The Japanese yen rose and 10-year Treasury yields fell on Tuesday as investors fled to safer assets amid worries the U.S.-China trade conflict would get worse, days after both sides announced new tariffs.
On Friday, China said it would increase tariffs on $75 billion worth of American goods. The United States retaliated by saying it would raise existing tariffs on $250 billion worth of Chinese goods to 30% from 25% on Oct. 1.
U.S. President Donald Trump also said he would tax another $300 billion worth of Chinese imports 15%, rather than the 10% he had planned. Those levies go into effect on Sept. 1.
On Monday, speaking on the sidelines of the G-7 summit of world leaders in France, Trump said Chinese officials had contacted U.S. trade counterparts overnight and offered to return to the negotiating table.
Trump's comments sparked a wave of so-called risk-on trades, which initially boosted the dollar, weakened safe-haven currencies, and lifted stock markets.
However, doubts crept in after a Chinese Foreign Ministry spokesman said he was unaware that a phone call had taken place. The Commerce Ministry, which typically releases statements on trade calls, did not respond to a request for comment.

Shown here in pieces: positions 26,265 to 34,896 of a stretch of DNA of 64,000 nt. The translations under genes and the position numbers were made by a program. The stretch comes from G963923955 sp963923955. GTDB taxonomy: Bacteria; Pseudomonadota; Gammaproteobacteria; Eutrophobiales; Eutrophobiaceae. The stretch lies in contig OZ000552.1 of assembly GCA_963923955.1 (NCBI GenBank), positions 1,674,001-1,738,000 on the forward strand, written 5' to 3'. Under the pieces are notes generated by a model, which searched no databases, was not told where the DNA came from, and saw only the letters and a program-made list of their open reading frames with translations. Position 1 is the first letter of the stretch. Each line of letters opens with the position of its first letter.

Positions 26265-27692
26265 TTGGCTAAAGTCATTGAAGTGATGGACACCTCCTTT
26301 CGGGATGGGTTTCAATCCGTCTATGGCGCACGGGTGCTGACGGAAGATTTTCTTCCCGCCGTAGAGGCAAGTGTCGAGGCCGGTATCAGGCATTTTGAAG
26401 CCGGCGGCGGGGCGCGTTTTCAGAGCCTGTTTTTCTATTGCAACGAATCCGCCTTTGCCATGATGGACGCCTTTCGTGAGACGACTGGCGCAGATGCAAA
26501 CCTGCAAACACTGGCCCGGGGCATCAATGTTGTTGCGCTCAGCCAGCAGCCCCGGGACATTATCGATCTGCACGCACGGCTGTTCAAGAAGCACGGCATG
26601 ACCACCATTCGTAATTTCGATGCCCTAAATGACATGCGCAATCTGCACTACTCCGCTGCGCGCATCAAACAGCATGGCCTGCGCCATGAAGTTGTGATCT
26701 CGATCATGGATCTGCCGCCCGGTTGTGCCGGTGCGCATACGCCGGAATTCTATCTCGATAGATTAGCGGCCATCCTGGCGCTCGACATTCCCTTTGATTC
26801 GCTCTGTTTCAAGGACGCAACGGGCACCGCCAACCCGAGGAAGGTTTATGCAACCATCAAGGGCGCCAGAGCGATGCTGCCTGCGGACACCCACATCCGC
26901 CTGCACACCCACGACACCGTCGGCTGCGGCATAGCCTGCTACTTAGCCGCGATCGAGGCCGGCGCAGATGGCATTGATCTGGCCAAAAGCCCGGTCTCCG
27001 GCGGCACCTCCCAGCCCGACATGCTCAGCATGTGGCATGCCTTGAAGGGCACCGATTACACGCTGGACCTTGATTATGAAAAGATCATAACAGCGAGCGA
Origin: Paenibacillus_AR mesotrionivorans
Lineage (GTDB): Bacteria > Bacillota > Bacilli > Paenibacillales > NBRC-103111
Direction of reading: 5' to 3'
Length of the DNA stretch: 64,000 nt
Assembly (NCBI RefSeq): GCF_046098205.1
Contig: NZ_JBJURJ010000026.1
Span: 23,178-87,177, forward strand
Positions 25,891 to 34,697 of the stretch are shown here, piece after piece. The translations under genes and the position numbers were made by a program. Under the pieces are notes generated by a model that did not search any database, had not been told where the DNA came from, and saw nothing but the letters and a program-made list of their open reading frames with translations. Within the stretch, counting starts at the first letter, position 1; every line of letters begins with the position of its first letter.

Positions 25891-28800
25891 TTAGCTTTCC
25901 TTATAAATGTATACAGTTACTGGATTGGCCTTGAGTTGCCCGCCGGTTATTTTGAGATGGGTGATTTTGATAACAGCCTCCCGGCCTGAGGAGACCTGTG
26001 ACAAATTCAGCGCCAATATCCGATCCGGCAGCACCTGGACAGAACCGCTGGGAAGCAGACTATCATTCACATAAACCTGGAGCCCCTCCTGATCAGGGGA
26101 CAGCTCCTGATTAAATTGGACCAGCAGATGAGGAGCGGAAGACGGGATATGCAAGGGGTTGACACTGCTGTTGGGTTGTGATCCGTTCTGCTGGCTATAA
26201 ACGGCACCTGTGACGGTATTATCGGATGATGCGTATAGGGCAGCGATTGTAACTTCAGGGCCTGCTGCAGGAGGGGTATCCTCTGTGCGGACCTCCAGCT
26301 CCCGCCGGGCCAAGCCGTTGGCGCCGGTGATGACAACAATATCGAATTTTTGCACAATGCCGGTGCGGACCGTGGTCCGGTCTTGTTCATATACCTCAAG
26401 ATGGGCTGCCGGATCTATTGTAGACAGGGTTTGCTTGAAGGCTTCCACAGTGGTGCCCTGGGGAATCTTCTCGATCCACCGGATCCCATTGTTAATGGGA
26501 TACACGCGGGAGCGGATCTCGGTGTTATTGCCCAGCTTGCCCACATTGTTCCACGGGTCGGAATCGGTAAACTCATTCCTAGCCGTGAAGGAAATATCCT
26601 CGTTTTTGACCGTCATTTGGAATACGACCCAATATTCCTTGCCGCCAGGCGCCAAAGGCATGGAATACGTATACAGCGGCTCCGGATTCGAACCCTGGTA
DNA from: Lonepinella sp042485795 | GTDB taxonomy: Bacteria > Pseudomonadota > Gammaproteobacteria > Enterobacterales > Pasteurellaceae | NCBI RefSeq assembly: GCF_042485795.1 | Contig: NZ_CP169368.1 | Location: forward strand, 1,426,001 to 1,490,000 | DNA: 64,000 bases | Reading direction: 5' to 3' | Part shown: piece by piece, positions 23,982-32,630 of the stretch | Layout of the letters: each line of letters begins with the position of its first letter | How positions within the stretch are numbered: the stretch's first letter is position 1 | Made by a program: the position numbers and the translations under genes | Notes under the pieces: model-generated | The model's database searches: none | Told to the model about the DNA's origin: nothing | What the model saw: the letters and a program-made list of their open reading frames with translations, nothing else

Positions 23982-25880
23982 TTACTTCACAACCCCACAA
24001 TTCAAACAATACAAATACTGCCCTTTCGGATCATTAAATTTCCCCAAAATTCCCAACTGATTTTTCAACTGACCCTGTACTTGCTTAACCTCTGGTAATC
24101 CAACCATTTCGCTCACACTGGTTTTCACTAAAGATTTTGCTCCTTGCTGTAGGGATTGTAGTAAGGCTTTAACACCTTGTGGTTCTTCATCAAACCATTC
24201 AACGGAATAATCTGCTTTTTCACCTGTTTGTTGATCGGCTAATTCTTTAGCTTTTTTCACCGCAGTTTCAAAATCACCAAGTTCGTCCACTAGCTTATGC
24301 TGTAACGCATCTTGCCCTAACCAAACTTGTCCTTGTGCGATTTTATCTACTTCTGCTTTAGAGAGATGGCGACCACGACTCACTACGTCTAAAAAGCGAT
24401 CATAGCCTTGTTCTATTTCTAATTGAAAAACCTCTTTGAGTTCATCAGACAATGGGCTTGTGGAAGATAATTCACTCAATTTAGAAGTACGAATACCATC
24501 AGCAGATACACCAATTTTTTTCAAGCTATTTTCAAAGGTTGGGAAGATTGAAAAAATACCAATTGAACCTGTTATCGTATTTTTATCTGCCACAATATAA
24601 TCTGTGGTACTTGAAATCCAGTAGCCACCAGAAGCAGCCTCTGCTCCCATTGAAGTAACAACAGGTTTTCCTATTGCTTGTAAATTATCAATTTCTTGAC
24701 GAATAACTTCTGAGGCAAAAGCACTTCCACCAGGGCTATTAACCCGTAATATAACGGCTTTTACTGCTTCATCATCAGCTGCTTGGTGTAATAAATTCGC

"The yen has been one of the best-performing global currencies this year and continues to benefit from building downside risks to global growth from escalating trade tensions," said Lee Hardman, currency analyst at MUFG.
The Japanese currency was last up by 0.5% at 105.63 against the dollar. That wasn't as strong as Monday's gain, when it reached a three-year high, excluding the January flash crash. The yen has gained 3.6% against the dollars as the trade war drove traders to safe-haven assets.
The yen is "likely to strengthen further if tensions continue to build," Hardman said.
The offshore Chinese yuan, sensitive to U.S.-China trade disputes, was lower Tuesday after plunging to a record low of 7.1870 against the dollar the day before. It last traded down 0.1% at 7.1770.
China's central bank lowered its official yuan midpoint to an 11-1/2-year low on Tuesday, but stronger than traders had expected.
The Turkish lira was down by 0.4% at 5.8452 against the dollar, having plunged Monday by more than 10% in a second flash crash this year.
Elsewhere, major currencies were relatively stable.